Royal Philips plans to double the production of its hospital ventilators by May 2020 and achieve a four-fold increase by the third quarter of 2020. This plan builds on Philips’ initial production increase in the first three months of the year, which already enabled the supply of additional ventilators – that are critical for the treatment of COVID-19 patients – to hospitals in the most affected regions in China, southern Europe and the US. To further address the huge global demand, Philips introduced its new Philips Respironics E30 ventilator, a versatile and easy-to-use non-invasive and invasive ventilator, which has been designed for large scale production.
“In line with Philips’ mission, we are fully committed to helping as many healthcare providers as possible diagnose, treat and monitor the growing numbers of COVID-19 patients,” said Frans van Houten, CEO of Royal Philips. “We have been mobilizing as a company to do so since January. The collaboration with our trusted partners Flex and Jabil will rapidly expand our hospital ventilator production capacity, and reinforce the supply chain to enable the ramp up to a production of 4,000 hospital ventilators per week by the third quarter. To complement this, our team has developed the new Philips Respironics E30 ventilator, which can be safely used when there is limited access to a fully featured critical care ventilator. The Philips Respironics E30 ventilator can deliver a range of treatment options, and we will quickly scale its production to 15,000 units per week in April.”
Philips has engaged manufacturing solutions partners Flex and Jabil, as well as other partners, to further expand its hospital ventilator assembly lines and strengthen its supply chain. Flex and Jabil have expertise in medical device technologies, and possess a global industry footprint, as well as a network of certified materials and component suppliers. Flex already produces one of Philips’ other respiratory products.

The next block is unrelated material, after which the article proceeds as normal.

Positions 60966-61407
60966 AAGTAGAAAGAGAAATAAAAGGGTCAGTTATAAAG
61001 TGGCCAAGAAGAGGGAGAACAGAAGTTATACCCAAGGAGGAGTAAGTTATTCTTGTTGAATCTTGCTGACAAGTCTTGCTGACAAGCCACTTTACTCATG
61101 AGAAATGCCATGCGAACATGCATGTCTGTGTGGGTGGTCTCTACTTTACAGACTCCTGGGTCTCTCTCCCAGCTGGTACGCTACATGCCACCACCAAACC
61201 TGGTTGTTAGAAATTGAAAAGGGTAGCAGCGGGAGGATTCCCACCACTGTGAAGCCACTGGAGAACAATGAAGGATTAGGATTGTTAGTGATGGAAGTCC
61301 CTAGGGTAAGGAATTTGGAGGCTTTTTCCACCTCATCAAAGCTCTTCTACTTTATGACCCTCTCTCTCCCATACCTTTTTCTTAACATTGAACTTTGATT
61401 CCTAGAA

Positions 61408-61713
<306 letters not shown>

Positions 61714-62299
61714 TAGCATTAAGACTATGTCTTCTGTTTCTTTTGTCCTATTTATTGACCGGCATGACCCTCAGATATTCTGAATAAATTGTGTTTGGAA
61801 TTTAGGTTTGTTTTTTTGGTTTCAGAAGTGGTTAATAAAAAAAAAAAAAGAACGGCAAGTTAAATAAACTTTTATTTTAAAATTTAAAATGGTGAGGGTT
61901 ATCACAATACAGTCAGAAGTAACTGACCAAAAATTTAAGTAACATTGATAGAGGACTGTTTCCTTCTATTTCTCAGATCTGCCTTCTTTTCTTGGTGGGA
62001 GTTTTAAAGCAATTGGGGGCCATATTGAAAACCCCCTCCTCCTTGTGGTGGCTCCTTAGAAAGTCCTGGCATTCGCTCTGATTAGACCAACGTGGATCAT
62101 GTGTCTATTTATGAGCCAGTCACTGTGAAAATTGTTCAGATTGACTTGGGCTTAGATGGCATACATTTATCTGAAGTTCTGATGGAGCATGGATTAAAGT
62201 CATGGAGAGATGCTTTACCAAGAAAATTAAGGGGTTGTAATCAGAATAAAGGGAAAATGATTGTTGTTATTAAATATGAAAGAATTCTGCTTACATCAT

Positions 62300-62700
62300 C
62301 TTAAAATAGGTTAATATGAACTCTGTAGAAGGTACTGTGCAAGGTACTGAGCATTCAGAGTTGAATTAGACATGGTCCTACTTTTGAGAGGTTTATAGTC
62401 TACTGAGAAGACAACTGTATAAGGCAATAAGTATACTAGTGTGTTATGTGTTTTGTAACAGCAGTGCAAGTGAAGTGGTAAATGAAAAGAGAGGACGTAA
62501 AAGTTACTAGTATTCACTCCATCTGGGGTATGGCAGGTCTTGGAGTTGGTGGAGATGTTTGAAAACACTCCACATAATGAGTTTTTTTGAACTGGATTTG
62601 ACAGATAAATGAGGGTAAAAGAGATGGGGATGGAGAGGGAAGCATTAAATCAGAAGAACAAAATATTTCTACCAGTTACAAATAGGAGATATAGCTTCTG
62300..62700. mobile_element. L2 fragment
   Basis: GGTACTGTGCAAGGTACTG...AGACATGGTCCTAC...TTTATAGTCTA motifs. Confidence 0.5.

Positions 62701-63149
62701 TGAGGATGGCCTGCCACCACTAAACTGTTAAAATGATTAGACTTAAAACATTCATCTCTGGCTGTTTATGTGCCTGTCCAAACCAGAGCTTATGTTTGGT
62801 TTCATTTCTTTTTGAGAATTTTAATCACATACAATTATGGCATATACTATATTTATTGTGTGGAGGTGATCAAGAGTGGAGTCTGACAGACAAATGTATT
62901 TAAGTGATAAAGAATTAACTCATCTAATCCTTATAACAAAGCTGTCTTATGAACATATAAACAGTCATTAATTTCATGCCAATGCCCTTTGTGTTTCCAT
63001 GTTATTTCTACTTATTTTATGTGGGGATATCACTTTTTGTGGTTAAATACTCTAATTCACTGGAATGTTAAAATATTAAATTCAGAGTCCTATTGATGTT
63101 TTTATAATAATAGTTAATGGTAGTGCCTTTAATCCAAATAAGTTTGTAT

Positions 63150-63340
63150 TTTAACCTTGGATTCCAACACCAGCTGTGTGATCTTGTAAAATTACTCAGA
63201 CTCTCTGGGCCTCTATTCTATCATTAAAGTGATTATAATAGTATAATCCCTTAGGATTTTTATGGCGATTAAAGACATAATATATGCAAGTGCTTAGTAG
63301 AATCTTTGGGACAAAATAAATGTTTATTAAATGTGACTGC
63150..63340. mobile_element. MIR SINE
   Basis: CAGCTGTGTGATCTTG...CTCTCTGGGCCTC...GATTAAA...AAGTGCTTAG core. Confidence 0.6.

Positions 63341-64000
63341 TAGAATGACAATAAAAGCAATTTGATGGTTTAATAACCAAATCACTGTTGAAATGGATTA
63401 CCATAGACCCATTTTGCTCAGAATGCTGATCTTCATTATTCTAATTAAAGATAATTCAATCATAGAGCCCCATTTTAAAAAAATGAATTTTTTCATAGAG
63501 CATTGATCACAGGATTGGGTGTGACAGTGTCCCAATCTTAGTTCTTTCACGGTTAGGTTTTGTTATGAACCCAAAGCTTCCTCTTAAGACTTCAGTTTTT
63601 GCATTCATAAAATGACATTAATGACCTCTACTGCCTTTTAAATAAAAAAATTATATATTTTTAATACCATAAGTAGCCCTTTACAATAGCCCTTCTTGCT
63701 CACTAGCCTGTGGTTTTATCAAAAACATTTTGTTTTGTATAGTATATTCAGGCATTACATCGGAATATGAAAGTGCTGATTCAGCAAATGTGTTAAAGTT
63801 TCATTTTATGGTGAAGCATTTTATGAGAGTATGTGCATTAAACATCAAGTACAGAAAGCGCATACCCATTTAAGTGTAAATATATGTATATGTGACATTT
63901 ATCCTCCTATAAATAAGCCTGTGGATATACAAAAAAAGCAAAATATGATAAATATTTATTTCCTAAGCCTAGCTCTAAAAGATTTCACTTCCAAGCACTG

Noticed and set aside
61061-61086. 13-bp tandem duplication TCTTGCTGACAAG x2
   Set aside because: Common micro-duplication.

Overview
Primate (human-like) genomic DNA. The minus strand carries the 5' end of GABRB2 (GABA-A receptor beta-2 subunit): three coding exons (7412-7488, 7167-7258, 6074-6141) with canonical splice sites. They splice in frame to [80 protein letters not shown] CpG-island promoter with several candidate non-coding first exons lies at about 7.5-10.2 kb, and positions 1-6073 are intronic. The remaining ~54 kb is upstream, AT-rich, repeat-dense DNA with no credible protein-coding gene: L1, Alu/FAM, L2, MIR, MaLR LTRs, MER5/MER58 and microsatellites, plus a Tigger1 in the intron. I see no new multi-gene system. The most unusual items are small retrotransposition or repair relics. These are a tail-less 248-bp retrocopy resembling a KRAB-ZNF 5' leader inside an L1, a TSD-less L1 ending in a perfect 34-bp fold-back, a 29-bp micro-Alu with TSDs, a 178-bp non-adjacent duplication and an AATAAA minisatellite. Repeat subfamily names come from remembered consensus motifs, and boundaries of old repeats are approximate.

Philips is working with its suppliers in the US, Europe and Asia to ensure a sufficient and uninterrupted supply of the 650+ different components that are needed for the assembly of Philips’ hospital ventilators. This is the rate-limiting step, and requires the support of all countries involved.
To further address the pressing need for critical care ventilators, Philips has been working closely with leading respiratory physicians and medical device regulators in the U.S. and other countries to develop a readily available ventilator that fills the critical hospital ventilation shortage.
Designed for large scale production by a team deeply experienced in respiratory care, the Philips Respironics E30 ventilator is optimized to treat patients with respiratory insufficiency. This easy-to-use ventilator offers quick set-up and simple operations allowing healthcare providers with a wide range of skill sets to treat and monitor patients. The Philips Respironics E30 can be used non-invasively, as well as invasively, offering the flexibility to adapt to the treatment needs of patients with COVID-19.
On April 8, 2020, the US FDA authorized the device for use in the US during the COVID-19 public health emergency through its Emergency Use Authorization (EUA) process. Philips is working with the relevant regulatory authorities to also distribute the device globally.
As COVID-19 treatment depends on the global availability of ventilators and components, Philips continues to engage with governments, health authorities, and relevant industries to safeguard the production expansion of materials, components and final products, as well as their shipment between countries. This is fully in line with the call to action by the International Chamber of Commerce (ICC) and World Health Organization (WHO) in March 2020.
Philips believes that scarce medical equipment, such as hospital ventilators, should be made available across the world using a fair and ethical approach to allocate supply to acute patient demands based on data such as the COVID-19 statistics per country/region (e.g. provided by the WHO and Johns Hopkins Coronavirus Resource Center) and the available critical care capacity. Philips may divide orders into batches to be delivered in phases, so that the company can simultaneously serve multiple countries/regions in need.